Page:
The last essential ingredient of the composition is an antimicrobial or preservative agent which is compatible with, i.e., remains biologically active in the presence of the high-silica molecular sieve constituent. It is essential to prevent the growth of fungi, bacteria, molds viruses and the like in the composition during preapplication storage. The biocidally active constituent of the present invention must, therefore, be capable of retaining its activity over prolonged periods of time in contact with the zeolite constituent of the composition. It is found that many of the preservatives commonly employed in cosmetic compositions are not effective in the compositions of the present invention. Without wanting to be bound by any particular theory, it is believed that this ineffectiveness is due, at least in part, to these substances being adsorbed into the internal pore system of the zeolite crystals and are thus limited in their contact with microorganisms present in the medium outside the zeolite particles. It has been found that 5-chloro-2-methyl-4-isothiazolin-3-one (commercially available from Rohm & Haas Co. under the tradename KATHON-GC) and glutaraldehyde (commercially available from Union Carbide Chemicals and Plastics Co. under the tradename UCARCIDE) are examples of biocides which are effectively adsorbed by zeolites having medium to large pores and hence are not effective in the present compositions.

For the foregoing reasons, it is highly preferred to utilize as the biocidally active component a phenoxarsine-containing compound, preferably one that is soluble at least to a moderate extent in the glycol or aqueous media of the composition. Such compounds are well known in the art and include 10-chlorophenoxarsine; 10-bromophenoxarsine; 10-phenoxarsinyltrichloracetate; (10-phenylarsinyl)-n-octylxanthate; 10-methylphenoxarsine; 10-butylphenoxarsine; 10-phenylphenyloxarsine; (10-phenoxarsinyl) diisopropylphosphonate; and 10,10'-oxybisphenoxarsine. A particularly preferred phenoxarsine compound for use in the present compositions is cis-1-(3-chloro-2-propanyl)-3,5,7-triaza-1-azoniatricyclo ([3,7]) decane halide, particularly the chloride or bromide, available commercially under the trade name Dowicil 200, or as quaternium-15. The quantity of the biocide used is not critical, but should be present in an amount effective to prevent the growth of microorganisms, usually about 0.1 to 0.2 parts by weight.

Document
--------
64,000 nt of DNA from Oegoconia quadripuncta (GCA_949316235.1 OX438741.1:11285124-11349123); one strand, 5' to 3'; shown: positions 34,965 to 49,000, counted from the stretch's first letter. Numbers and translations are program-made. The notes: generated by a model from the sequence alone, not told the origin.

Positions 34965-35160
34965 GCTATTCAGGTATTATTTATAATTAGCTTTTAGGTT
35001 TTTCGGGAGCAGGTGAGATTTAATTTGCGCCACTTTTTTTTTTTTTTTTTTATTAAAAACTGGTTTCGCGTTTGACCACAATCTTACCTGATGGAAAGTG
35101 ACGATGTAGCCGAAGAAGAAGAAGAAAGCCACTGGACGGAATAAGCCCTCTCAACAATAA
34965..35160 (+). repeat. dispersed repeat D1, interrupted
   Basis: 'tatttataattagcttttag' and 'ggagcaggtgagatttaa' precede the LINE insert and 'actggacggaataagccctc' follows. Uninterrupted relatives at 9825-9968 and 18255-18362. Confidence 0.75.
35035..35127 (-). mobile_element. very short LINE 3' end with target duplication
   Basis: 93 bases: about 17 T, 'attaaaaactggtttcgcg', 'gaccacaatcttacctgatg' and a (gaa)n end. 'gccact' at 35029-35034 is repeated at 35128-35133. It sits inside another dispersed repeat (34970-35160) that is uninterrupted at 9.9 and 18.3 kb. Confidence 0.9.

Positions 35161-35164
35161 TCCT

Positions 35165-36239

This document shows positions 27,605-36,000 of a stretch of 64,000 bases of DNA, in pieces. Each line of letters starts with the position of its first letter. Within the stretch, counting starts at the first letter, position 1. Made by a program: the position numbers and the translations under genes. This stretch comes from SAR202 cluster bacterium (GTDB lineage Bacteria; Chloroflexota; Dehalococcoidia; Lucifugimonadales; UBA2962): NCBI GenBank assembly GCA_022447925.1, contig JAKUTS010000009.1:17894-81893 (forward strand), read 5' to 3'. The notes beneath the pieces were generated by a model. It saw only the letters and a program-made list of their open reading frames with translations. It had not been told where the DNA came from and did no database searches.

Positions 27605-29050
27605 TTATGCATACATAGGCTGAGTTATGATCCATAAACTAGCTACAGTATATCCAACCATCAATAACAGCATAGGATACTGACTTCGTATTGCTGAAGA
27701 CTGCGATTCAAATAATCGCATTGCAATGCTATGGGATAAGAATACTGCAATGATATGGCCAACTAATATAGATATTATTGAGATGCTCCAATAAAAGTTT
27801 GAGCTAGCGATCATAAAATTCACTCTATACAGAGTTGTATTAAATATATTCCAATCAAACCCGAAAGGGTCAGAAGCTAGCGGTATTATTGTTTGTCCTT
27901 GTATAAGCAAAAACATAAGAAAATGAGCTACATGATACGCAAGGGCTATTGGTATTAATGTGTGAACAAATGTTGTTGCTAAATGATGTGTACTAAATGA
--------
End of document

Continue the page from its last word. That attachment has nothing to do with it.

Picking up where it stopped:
While additional ingredients can be incorporated, such materials are either unnecessary or redundant. The simplicity of the present composition, insofar as the number of essential ingredients is concerned, is a major advantage. There is, for example, no need to employ odor-masking agents such as pentadecalactone since the high-silica zeolites are effective odor eliminators. Gums and oils as emollients and thickeners are replaced in function by the laponite ingredients, and in the absence of oils, no emulsifiers such as triethanolamine are required. Fragrances are both unnecessary and ineffective in the presence of the zeolite constituent. While colorants may be aesthetically desirable, in certain instances, the normal off-white color of the composition in the absence of added colorants is entirely acceptable as is.

In preparing the compositions of the present invention the order of mixing is not critical but advantageously the colloidal magnesium silica clay constituent is dispersed in the water at ambient room temperature using mechanical (propeller) agitation until the silicate has fully swelled and a hydrated suspension is obtained, usually about 30 minutes. Thereafter about one half of the high-silica zeolite constituent is added and blended to form a smooth dispersion. The polyol is then added to maintain the smoothness of the dispersion while the remaining zeolite is added. The biocide preservative is then added and blended to uniformly disperse it throughout the mixture.

In applying the composition to the skin, the conventional techniques are employed and the composition is permitted to dry and remain on the skin usually for periods of about 15 to 20 minutes, and then removed by rinsing with water. The preparation and use of a particular embodiment of the compositions of the present invention are illustrated by the procedures of the following Examples: